Monthly Archives: March 2017

Upcoming Interview – Akash Bhalero

In helping to narrow down the scope of my project, one of my upcoming interviews is going to be with Akash Bhalero. Akash is a Senator & Sustainability Committee Chair at UISG and is also a former CNP fellow who looked at the effects of lifestyle choice on Climate Change. He particularly focused on how restoring yourself through yoga and meditation could help restore nature. I feel with that with his understanding of yoga as a form of restoration he could help to provide an interesting take on how we can shape the cities of the future to help us in the challenges that come up through climate change.

More on this interview soon!

Upcoming Interviews with Meskwaki culture team.

i have to go into the Language Department this week, so i will be able to conduct all my interviews then. I will interview Wayne Pushetonequa, Meskwaki Language Director; Johnathon Buffalo, Meskwaki Tribal Historian; and Mary YoungBear, Meskwaki museum curator and respected artist, and knows alot of stories. I have also spoke to Leah Slick-Driscoll, about working with her daughter, who i worked with last summer on projects, and another kid, for my voice overs, for my cartoon. i have my characters in development, and have started other animated layouts.

Upcoming Urban Forestry Renewal Interview

My first interview will be with Michael Dugan, the Forestry Coordinator of Openlands. The organization is a Chicago based non-profit working to renew urban ecology through the simple act of planting trees, an act which also not only builds greener communities, but also unites communities.

I would like to explore the social justice implications of urban forestry initiatives and connect this to the notion of a larger, nation-wide reforestation initiative and how this could resonate within the American consciousness.

Is planting a tree a revolutionary act? I think so, but I’d like to hear what a person who does it for a living thinks.


Vegetated Floating Islands (VFIs)

In the US many agriculturally dependent areas have ponds and lakes swarming with nutrition problems. The influxes of phosphorus and nitrogen in our waters from farming are non point source of pollution. This meaning the pollutes exact origin cannot be pinpointed, though some argue that farming is a point source. This is significant  because non point sources are not regulated by the EPA and can account for cases like the hypoxia zone in the Gulf of Mexico. The idea behind VFI’s is to create floating structures that allow native plants roots to hang into the water and absorbing this extra nutrient. A diagram of how these VFI’s work can be found below.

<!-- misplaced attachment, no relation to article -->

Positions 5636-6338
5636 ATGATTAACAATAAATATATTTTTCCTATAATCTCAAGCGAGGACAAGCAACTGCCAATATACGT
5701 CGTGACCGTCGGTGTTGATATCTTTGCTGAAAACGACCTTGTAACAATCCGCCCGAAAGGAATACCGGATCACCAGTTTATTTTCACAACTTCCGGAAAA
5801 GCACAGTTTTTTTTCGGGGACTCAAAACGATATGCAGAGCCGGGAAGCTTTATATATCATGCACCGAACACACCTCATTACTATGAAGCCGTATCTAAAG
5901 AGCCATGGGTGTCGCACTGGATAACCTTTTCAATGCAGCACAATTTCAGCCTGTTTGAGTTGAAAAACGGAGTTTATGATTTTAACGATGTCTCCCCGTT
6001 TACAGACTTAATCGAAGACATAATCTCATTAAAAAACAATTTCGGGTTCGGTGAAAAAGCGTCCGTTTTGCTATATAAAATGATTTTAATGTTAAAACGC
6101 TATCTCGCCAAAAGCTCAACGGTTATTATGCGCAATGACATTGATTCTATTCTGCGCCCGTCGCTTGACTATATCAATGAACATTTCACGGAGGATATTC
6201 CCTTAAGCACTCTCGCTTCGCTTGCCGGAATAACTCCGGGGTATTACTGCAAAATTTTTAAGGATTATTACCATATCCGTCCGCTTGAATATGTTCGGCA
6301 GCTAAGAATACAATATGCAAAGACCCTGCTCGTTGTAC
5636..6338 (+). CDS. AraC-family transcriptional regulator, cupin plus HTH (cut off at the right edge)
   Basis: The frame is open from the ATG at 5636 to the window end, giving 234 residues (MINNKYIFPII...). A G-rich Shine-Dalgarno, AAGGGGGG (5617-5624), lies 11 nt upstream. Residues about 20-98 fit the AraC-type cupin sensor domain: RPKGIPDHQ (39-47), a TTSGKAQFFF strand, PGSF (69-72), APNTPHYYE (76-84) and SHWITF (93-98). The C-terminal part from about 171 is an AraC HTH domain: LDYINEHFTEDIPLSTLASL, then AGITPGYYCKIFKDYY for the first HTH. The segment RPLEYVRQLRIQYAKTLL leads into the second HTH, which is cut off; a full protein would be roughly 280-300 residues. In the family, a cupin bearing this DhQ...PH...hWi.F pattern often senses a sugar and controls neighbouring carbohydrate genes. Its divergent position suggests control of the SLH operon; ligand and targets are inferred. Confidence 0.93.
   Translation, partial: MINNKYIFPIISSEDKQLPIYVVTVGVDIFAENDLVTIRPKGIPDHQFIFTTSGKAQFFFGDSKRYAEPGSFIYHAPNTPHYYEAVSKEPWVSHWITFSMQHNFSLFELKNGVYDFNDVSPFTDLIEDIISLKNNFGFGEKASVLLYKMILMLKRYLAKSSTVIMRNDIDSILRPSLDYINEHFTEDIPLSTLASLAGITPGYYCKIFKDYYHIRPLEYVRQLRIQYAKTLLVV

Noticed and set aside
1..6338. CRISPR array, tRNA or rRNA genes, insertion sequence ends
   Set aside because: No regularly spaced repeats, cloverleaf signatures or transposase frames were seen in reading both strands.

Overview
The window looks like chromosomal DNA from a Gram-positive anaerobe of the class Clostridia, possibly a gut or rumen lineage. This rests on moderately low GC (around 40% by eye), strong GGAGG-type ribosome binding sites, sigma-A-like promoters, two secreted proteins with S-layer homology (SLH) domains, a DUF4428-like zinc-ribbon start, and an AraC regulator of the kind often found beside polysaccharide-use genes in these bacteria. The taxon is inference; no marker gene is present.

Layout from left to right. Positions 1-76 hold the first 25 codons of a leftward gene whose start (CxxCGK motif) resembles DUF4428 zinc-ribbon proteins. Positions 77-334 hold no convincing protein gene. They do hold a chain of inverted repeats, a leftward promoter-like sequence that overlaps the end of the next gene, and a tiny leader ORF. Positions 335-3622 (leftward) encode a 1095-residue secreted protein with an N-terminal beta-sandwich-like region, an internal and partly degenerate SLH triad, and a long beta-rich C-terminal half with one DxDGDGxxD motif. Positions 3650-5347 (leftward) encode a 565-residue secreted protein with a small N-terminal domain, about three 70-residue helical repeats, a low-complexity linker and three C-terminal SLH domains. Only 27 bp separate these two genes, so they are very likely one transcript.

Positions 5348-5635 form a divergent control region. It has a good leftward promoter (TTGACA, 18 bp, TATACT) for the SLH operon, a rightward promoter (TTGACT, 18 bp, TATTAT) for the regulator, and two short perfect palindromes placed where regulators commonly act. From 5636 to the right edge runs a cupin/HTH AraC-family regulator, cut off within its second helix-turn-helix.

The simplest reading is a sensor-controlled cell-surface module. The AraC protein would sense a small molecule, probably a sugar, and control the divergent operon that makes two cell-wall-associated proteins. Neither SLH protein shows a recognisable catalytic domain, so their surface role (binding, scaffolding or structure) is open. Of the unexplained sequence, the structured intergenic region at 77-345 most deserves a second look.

This  idea was implemented by students at Iowa State on Lake LaVerne which was facing an algae bloom. This project was significant not because of already existing idea of VFIs, but because of the way the students executed the installment.

“Floating Island International produces a product called BioHaven, but their target audience is definitely more municipalities, water treatment centers and sewage treatment ponds where it is very expensive to install one of their items…The Lake LaVerne project aims to construct and monitor a series of low-cost, artistic VFIs and educate visitors about non-point source pollution like runoff and drainage, said Austin Stewart, assistant professor of art and visual culture.”

Here you can read the whole article:

Students working on the project also created a video explaining their goals and wanted outcomes of the project that you can watch below.

Is an idea like this realistic in cleaning up for example, the Iowa City River? How large do you think the VFI’s would have to be/how many would we need? What other places in society can we see aesthetic and function work together towards a regenerative future?

Upcoming Interviews – Charles Truong